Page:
Minneapolis police shot 20-year-old Daunte Wright near where George Floyd was killed last year.
Members of the anti-government Boogaloo movement are adopting a new strategy to achieve the end of the US government, members tell Al Jazeera.
Adherents are calling for cooperation with left-wing organisations – previously considered adversaries by some in the Boogaloo – to foster a mass withdrawal from the political and economic systems overseen by the United States government.
Based on the political philosophy “agorism”, it aims to bleed the government of tax funds through a “Counter-Economy”, compliance with laws and mandates given by voters.
The desired result: the collapse of the US government through “death by a thousand cuts”.
The move marks a divide between the Boogaloo’s base that eschews government and white nationalist members who tried to stoke violence during last summer’s Black Lives Matter protests to start a new civil war.
Magnus Panvidya, a vocal Boogaloo member working to unite left- and right-wing anti-government groups, told Al Jazeera the “idea of Agora … that practice is very ubiquitous almost anyone you speak to” in the Boogaloo.
There is 3 paths forward:
1. Do nothing, the state expands, eventually they gain the tools and the power to make change impossible.
2. Offensive accelerationism. Probably won't accomplish anything but dying.
3. Agora, create separate power structures, withdraw consent, prepare
— 🏴🌺 Magnus Panvidya 🌺🏴 (@MagnusPanvidya) March 22, 2021
Panvidya identifies only as “anarchist”, but said his “actions and goals pull very heavily from agorism”.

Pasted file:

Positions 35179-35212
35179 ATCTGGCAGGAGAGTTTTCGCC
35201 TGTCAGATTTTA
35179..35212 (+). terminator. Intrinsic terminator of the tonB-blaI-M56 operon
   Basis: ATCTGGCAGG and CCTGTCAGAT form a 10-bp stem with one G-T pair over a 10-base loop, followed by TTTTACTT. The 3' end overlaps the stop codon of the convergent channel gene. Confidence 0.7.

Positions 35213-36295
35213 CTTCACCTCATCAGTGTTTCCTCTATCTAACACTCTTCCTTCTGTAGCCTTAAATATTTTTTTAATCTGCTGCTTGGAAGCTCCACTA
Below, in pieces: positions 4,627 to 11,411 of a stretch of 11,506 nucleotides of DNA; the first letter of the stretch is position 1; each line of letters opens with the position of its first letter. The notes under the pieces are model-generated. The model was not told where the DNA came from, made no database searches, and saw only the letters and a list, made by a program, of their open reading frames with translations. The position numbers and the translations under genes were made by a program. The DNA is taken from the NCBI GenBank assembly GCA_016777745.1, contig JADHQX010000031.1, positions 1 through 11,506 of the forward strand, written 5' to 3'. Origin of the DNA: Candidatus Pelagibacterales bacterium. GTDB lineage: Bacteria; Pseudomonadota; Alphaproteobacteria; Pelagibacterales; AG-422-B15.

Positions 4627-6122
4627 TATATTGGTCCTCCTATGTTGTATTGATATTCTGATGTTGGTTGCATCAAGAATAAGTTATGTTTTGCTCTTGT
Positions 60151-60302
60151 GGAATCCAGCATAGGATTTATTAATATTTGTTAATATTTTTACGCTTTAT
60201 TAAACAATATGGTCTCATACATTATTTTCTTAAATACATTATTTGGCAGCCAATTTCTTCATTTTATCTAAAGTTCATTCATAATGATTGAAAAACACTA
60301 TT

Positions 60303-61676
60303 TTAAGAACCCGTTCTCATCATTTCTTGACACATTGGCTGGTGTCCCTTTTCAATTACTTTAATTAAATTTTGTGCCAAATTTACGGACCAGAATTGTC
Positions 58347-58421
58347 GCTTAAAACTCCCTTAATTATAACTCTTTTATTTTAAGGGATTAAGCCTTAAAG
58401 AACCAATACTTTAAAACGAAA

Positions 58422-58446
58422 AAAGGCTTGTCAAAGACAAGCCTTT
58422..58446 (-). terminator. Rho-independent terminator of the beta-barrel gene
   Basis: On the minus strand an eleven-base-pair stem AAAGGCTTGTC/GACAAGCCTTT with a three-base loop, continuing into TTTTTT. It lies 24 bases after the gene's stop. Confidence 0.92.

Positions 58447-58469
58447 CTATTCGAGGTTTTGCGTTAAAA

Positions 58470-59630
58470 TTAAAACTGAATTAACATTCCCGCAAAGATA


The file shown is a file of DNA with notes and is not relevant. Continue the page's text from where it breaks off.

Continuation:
Broadly, members of the group, called Boogaloo Bois, have “no issue with violating the law to accomplish what they’re doing”, he said, referring to the exchange of goods on grey markets without government oversight, which are “popping up” throughout Boogaloo networks to sell “equipment”. Tax evasion is encouraged, too.
The Boogaloo movement made its mark over the summer of 2020, when men clad in Hawaiian shirts bearing AR-15-style guns began showing up at Black Lives Matter protests after the May 25 death of George Floyd.
The group attracted white nationalists that hoped the tumult of a nationwide protest movement could be harnessed to start a “Boogaloo” – a term for a second US Civil War born of online meme culture – that would devolve into a race war.
According to watchdog groups and Al Jazeera’s review of online forums and chat groups, those elements remain. But Panvidya says they were purged from the Boogaloo movement.
The Boogaloo movement is half “Libertarian with a big ‘L’”, referencing the political party that advocates for limited government and “then the rest of us are just a wide spread of different forms of anarchism”, Panvidya sad.